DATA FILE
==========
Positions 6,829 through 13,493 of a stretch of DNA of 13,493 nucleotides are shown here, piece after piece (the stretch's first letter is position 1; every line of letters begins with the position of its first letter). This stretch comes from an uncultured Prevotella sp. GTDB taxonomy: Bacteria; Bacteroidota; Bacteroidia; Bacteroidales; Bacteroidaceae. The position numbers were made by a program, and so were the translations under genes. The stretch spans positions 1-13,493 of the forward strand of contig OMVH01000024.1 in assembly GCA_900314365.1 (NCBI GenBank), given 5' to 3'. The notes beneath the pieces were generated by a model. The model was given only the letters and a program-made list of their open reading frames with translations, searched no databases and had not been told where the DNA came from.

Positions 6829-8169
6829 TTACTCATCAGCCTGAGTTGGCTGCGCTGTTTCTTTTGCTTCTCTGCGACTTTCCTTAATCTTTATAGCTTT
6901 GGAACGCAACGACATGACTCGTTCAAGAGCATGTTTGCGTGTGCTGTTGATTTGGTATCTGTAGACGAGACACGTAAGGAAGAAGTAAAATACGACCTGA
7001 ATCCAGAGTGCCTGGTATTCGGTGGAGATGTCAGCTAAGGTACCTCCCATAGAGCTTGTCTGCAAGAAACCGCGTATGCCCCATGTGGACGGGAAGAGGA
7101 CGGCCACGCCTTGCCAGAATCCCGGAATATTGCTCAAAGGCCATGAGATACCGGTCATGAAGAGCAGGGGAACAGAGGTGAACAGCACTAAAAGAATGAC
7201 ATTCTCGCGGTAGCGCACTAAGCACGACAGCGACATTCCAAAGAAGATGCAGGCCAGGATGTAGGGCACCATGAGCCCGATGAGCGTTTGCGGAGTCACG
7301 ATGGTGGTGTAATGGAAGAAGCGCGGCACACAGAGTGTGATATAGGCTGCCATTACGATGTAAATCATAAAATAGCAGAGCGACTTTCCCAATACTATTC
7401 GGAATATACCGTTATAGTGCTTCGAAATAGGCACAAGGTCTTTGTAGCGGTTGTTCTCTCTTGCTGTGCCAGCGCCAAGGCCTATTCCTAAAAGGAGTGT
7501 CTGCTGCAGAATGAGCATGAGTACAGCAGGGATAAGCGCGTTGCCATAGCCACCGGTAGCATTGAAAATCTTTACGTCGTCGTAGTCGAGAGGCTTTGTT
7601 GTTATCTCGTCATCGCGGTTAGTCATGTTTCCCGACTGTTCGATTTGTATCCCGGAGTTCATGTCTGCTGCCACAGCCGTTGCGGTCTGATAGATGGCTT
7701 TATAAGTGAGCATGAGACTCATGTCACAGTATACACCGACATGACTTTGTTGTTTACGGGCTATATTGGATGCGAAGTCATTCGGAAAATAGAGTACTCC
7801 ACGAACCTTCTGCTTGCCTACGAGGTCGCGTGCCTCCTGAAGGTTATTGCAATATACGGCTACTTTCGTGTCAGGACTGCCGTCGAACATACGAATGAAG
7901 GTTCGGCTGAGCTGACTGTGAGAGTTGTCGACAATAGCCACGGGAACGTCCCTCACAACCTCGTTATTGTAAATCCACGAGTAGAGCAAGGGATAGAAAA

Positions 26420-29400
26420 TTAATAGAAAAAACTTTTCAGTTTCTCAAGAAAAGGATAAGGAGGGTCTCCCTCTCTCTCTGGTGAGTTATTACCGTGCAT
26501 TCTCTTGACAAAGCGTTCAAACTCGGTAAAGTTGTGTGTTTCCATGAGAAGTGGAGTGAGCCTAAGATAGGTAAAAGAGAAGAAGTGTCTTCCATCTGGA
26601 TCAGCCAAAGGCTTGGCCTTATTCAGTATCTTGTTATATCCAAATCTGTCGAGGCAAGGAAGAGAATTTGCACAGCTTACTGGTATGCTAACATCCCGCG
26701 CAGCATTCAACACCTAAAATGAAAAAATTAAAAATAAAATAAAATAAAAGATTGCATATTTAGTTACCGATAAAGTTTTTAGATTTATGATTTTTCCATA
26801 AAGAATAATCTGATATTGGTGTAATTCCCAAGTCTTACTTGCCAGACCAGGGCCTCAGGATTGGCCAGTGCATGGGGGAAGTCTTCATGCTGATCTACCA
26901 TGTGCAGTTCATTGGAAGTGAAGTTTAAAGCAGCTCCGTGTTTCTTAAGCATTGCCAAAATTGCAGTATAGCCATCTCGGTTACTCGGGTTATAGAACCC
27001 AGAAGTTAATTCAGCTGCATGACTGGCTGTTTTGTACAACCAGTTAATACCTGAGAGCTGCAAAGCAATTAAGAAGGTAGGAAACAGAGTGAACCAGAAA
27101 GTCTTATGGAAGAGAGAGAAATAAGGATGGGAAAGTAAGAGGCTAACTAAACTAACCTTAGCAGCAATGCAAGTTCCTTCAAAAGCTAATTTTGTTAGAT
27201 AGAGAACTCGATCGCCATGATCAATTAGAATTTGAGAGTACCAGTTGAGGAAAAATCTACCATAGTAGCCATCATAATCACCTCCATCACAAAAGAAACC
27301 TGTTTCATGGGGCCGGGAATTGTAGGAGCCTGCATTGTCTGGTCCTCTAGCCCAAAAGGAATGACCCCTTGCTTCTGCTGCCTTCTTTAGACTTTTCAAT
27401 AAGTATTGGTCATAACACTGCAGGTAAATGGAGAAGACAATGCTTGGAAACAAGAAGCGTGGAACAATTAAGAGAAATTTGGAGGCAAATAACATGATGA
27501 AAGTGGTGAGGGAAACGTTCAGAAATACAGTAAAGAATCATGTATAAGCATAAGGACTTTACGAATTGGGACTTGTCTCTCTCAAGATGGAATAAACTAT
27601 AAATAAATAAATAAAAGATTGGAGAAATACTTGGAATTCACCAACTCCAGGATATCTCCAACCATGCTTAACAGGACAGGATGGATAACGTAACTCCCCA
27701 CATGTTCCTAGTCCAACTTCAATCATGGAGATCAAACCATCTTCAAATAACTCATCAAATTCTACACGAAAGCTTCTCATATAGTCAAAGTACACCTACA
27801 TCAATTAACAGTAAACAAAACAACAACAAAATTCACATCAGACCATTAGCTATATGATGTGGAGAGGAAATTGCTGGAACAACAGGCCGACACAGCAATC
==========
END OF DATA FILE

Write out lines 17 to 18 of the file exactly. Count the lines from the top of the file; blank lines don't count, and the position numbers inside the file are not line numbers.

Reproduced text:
26501 TCTCTTGACAAAGCGTTCAAACTCGGTAAAGTTGTGTGTTTCCATGAGAAGTGGAGTGAGCCTAAGATAGGTAAAAGAGAAGAAGTGTCTTCCATCTGGA
26601 TCAGCCAAAGGCTTGGCCTTATTCAGTATCTTGTTATATCCAAATCTGTCGAGGCAAGGAAGAGAATTTGCACAGCTTACTGGTATGCTAACATCCCGCG